Why Ethnographic Research?

Insight behind gathering research data from a cultural perspective

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Dr Eva C Monterrosa is the senior scientific manager at Sight and Life and the co-author, with Prof Gretel H Pelto, graduate professor at Cornell University, Ithaca, of “The Mother-Child Food Relationship in the Study of Infant and Young Child Feeding Practices”, published in the ‘Focus on Food Culture’ edition of Sight and Life magazine. This article shines a light on how biology and culture come together at the level of the diet by reviewing infant and young child feeding (IYCF) practices. Far from ‘story-telling’, Dr Monterrosa says research that incorporates a cultural perspective achieves two objectives: First, to generate explanatory frameworks that help us understand and generate hypotheses about health behaviors; and, second, to design programs to improve behaviors.

When we spoke with Dr Monterrosa about how she came to this topic of research, she had some stimulating answers:

Sight and Life magazine (SAL): Why did you choose this topic – what inspired it?

Eva Monterrosa (EM): In my opinion, public health nutrition research design is focused on getting the results we want – often at the expense of understanding ‘how’ results were achieved. But it is precisely the ‘how’ (or the ‘black box’) that can help us design programs that achieve our goals. A successful outcome in one setting might not lead to success when it is replicated in a different context. By context, I don’t just mean a different country. Even replication in the the same type of institution, such as a hospital or clinic, can be a challenge. In essence, we must understand the context to know what factors are driving our results, and how to adapt interventions to fit our context. Ethnographic research gives us the tools to do this.

Guatemala research
Dr Monterrosa and colleague researcher watching mothers in Guatemala make pap food for their young children. Photo credit Eva Monterrosa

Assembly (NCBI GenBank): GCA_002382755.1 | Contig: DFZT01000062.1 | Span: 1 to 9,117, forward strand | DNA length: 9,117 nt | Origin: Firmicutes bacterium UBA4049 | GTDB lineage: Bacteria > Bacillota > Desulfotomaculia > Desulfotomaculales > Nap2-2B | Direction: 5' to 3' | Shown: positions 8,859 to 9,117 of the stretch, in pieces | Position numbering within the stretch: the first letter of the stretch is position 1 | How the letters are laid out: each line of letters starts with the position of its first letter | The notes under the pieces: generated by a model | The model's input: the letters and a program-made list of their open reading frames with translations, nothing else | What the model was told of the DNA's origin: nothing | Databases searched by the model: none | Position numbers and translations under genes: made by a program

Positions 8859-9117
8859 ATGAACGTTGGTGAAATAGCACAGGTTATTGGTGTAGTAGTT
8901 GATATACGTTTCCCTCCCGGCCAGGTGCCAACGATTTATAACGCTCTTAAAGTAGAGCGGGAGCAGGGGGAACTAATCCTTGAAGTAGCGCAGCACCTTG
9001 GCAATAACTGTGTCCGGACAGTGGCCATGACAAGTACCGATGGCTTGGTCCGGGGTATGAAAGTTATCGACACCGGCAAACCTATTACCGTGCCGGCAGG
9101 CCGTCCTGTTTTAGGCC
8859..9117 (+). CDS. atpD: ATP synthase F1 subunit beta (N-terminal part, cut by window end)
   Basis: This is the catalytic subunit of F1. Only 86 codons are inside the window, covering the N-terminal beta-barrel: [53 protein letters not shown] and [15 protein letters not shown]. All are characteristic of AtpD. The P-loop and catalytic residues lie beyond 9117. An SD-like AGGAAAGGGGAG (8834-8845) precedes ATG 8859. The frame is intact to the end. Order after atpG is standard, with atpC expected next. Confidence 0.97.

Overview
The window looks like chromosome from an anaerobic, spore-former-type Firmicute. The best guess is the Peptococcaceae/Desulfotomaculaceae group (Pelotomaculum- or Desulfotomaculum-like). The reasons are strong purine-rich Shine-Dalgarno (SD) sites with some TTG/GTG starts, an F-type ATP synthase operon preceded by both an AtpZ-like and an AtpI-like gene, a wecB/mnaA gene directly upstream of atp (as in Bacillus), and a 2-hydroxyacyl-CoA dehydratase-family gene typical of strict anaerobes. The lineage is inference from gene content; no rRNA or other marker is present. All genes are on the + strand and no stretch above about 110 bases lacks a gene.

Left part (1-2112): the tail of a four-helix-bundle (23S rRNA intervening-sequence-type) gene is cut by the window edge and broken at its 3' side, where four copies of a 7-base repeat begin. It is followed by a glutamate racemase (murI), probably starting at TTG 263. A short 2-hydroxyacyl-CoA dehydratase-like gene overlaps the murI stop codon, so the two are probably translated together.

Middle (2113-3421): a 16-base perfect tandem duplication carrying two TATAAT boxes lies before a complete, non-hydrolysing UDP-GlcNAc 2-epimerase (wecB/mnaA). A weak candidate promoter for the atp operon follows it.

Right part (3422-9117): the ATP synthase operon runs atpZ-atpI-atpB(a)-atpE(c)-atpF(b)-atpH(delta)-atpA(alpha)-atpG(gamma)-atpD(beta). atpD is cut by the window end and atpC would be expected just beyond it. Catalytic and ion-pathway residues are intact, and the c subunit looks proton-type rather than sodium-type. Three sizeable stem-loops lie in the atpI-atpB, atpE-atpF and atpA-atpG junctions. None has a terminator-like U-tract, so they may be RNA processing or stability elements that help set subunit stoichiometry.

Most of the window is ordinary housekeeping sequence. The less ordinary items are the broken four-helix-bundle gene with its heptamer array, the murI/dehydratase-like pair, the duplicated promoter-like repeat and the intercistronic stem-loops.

SAL: What challenges do you face when doing this type of research?

EM: I think my greatest challenge is people telling me, often not in a nice way, that my research is ‘story telling’, or worse yet saying that what I do is ‘not research’. This however, speaks to another predisposition in nutrition science: That research is only valid if it uses a randomized trial design , or uses complex statistical procedures. Don’t get me wrong – I can hold my weight when it comes to running a complex analysis of longitudinal data, but I understand this work’s limitations. Moreover, when you deal with food and eating habits, these are complex social phenomena that cannot be reducible simply to numbers.

In the research Prof Pelto and I share in the article, we use ethnographic methods, such as observations, interviews, and other cognitive elicitation techniques, including free listing, and card-sorting exercises. The selection of the methods is always guided by a research question. One must skillfully apply interviewing techniques, including careful wording of questions and precise ordering to reduce reporting bias. Lastly, a rigorous analysis of the text data is necessary to elicit solid insights based on the data.

SAL: What has been the most surprising result or outcome from your research?

EM: When study participants ask clarifying questions – their questions lead to all sorts of wonderful discoveries. I recall from my Mexico work that I asked one of my first participants: ‘What meals do you prepare at home?’ And she asked, ‘Meals for whom? My family or my children?’ and this was an unexpected answer that led to a wonderful discovery of child-appropriate meals, which added another dimension to our data analysis. We went from just describing complementary feeding practices to understanding how mothers and children inhabit the same ‘eating space’. It was fascinating!

SAL: Why is applied ethnographic research for nutrition science important?

EM: Two pieces are featured in this issue of Sight and Life magazine, because I want our readers to understand the explanatory power of ethnographic methods, and how this work can help their scientific inquiries or programs. It is not about the biological perspective versus the cultural perspective. That is counterproductive. We need a holistic view of nutrition science.

SAL: Do you think people will listen?

EM: I hope so! Prof Pelto developed the biocultural framework in the late 1970s as a framework to examine the different domains that in interaction determine dietary and eating practices. Today, there is a new generation of scientists seeking to address the complexity of eating practices. We are seeing a rise in training on mixed-method designs, excellent research question(s), solid training in ethnographic methods, and the analytical procedures to elucidate patterns in the data.

Guatemala
As a guest, people are always curious as to why you visit their communities. This bright, young girl didn’t leave my side the whole time we were conducting focus group discussions in her village. Photo credit Eva Monterrosa

SAL: How is your research used?

EM: Much of the work that we do is used to develop programs. A lot of the nutrition research that draws on the biological perspective has an impact on the policy sphere, for example, in helping to set recommendations of vitamin A or calcium. As for the ‘how’ to develop programs for administering vitamin A or calcium? That is a whole different research phase, but it is the space that our research inhabits.

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